Today, the thought of cholera rarely strikes fear in the hearts of those fortunate enough to be living in developed areas of the world. But in countries where clean water is a privilege and healthcare infrastructure is taxed to its meager limits, cholera is a terrifying prospect. Following the cholera pandemics of the mid-1800s, the disease disappeared from most parts of the world, except Asia, until resurgence in the mid-1970s created the 7th pandemic, which is still continuing in many parts of the developing world (Blake 293). As a result, this ancient disease now joins the ranks as a major global public health threat affecting more than 663 million people living in areas without improved sources of drinking water (WHO 2015).
Within the last two decades both number of cholera outbreaks and number of individuals contracting the disease have been on the rise. Outbreaks in Zimbabwe, Haiti, Senegal, Guinea-Bissau and Vietnam have been characterized by new strains of the disease that are multi-drug resistant and more viral (Blake 293). The recent crisis in Yemen has health officials worried as cases of cholera are doubling within weeks, and the epidemic threatens to “spiral out of control” according Doctors Without Borders.
Implications for emergence of new strains and the threat of bioterrorism are of grave concern to global health experts and scientists alike. Those connections have sparked a renewed interest in the link between infectious diseases and climate. A provocative new article by Erin Lipp, Anwar Huq and Rita Colwell highlights how multi-disciplinary research is being done to create predictive outbreak models for cholera and other diseases (757).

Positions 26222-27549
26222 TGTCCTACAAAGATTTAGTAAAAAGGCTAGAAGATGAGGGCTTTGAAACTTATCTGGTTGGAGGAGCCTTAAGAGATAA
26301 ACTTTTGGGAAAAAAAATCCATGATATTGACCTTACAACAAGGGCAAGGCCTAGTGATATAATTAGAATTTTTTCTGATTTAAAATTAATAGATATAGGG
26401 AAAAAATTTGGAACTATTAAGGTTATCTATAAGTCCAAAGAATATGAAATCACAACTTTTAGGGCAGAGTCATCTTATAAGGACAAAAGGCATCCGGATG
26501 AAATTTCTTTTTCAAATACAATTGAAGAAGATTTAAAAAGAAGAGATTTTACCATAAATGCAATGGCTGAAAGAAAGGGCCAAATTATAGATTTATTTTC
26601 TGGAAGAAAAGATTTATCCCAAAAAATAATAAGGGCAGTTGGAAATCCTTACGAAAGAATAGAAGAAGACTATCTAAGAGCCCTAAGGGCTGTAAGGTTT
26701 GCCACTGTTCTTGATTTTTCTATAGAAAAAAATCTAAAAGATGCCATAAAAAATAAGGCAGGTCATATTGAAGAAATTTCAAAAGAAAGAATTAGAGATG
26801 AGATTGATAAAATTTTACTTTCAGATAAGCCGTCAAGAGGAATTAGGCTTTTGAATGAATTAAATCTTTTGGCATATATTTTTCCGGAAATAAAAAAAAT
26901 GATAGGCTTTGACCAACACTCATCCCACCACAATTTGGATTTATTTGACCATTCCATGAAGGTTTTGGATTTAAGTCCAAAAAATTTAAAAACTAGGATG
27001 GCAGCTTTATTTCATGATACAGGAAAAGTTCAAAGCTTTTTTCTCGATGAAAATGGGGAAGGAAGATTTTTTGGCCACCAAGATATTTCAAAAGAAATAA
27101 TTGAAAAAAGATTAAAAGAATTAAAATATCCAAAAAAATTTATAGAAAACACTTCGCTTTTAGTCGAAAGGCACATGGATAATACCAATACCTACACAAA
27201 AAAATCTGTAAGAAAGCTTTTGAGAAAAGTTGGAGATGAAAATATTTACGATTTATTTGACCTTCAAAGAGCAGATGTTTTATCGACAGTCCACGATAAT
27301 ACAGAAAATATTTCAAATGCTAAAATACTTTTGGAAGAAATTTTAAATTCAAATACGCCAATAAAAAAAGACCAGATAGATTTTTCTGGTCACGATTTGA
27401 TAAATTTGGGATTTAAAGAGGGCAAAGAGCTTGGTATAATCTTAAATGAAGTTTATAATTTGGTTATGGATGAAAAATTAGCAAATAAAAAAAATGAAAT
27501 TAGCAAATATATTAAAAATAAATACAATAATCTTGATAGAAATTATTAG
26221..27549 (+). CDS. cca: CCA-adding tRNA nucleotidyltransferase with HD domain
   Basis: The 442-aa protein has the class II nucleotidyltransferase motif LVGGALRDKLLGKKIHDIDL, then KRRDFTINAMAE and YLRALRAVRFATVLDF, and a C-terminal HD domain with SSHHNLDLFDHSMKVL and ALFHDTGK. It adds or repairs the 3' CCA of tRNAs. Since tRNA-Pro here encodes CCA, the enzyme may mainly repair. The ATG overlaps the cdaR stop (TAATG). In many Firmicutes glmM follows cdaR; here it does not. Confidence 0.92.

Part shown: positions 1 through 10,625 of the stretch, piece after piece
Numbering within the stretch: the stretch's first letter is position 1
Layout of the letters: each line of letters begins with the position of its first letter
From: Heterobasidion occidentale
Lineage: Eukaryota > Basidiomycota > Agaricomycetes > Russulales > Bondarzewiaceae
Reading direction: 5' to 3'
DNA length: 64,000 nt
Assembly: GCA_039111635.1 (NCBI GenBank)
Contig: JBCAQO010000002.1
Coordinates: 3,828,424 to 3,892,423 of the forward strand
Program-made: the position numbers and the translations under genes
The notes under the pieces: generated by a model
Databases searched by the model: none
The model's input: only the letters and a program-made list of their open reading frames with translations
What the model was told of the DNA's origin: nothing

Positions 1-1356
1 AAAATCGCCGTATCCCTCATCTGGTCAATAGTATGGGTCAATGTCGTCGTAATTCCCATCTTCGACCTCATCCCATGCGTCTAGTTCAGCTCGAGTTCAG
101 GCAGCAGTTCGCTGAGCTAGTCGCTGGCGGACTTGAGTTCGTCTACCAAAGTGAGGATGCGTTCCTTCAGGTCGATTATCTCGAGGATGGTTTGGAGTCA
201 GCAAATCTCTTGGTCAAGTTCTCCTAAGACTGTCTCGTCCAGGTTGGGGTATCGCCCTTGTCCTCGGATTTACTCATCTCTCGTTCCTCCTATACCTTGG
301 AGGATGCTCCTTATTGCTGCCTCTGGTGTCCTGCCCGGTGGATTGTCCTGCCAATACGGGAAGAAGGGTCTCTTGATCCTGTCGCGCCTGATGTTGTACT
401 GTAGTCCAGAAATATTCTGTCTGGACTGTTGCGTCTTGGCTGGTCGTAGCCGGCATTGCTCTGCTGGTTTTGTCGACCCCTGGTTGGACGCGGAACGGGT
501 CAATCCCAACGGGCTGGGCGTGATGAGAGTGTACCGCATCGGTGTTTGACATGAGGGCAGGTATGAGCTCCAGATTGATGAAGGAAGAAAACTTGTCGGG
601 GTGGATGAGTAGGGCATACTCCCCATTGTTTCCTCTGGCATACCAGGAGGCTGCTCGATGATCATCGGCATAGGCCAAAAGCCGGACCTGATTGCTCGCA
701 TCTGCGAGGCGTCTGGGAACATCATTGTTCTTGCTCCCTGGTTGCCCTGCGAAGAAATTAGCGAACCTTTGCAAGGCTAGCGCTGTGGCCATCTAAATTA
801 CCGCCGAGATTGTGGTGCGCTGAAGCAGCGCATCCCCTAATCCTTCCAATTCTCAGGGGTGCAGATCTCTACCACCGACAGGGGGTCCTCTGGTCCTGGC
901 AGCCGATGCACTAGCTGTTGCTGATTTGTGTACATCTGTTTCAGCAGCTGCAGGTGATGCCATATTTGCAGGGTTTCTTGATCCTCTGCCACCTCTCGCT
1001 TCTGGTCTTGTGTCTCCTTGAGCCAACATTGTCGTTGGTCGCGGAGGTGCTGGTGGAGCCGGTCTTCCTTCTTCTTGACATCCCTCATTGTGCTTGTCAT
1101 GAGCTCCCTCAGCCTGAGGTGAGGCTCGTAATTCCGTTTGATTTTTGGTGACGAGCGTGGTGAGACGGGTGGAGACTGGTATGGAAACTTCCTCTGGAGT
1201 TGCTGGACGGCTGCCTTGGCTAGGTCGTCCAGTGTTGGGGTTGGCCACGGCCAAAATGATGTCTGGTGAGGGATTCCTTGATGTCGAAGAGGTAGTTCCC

Where cholera is endemic, cases tend to demonstrate distinct seasonal trends. These patterns are strongly related to the ecology of V. cholerae in the environment, where high numbers are observed during times of warm water temperatures and zooplankton blooms (Lipp, Huq & Colwell 759). Antapreet S. Jutla, et. al., explain that “the causative agent of cholera, vibrio cholera, is endemic to brackish riverine, estuarine and coastal waters and is commensal to the copepods (A group of small crustaceans found in the sea and nearly every freshwater habitat, which are sometimes used as biodiversity indicators.) that feed on phytoplankton” (303). Thus, as sea surface temperature rises, phytoplankton increases, which in turn increases the level of the vibrio cholera in the water (Jutla et al 303). Furthermore, Pascual, Mercedes, Menno J. Bouma, and Andrew P. Dobson illustrate that precipitation levels play a large role in vibrio cholera concentrations due to salinity and other factors.
When communities rely on untreated environmental water sources for bathing, cooking and drinking water, incidental ingestion of copepods, which carry a high “dose” of V. cholerae, can initiate an infection. Likewise, likelihood of consuming an infectious dose is higher when a bloom of copepods occurs in the water (Lipp, Huq and Colwell 760). Using climate and other environmental factors to predict where and when cholera outbreaks are most likely to occur can give healthcare workers an advantage in preparing for and limiting the impact of outbreaks.
- Blake, Paul A. “Historical Perspectives on Pandemic Cholera.” Vibrio cholerae and Cholera. American Society of Microbiology, 1994. 293-295.
- Jutla, Antarpreet S. et al. “Warming Oceans, Phytoplankton, and River Discharge: Implications for Cholera Outbreaks.” The American Journal of Tropical Medicine and Hygiene2 (2011): 303–308. PMC. Web. 22 May 2017.
- Lipp, Erin K., Anwar Huq, and Rita R. Colwell. “Effects of Global Climate on Infectious Disease: The Cholera Model.” Clinical Microbiology Reviews4 (2002): 757-770.
- Mendelsohn, Joshua, and Terry Dawson. “Climate and Cholera in KwaZulu-Natal, South Africa: The Role of Environmental Factors and Implications for Epidemic Preparedness.” International Journal of Hygiene and Environmental Health 211.1 (2008): 156-162.
- Pascual, Mercedes, Menno J. Bouma, and Andrew P. Dobson. “Cholera and Climate: Revisiting the Quantitative Evidence.” Microbes and Infection 4.2 (2002): 237-245.
- World Health Organization (WHO), http://www.who.int/gho/epidemic_diseases/cholera/en/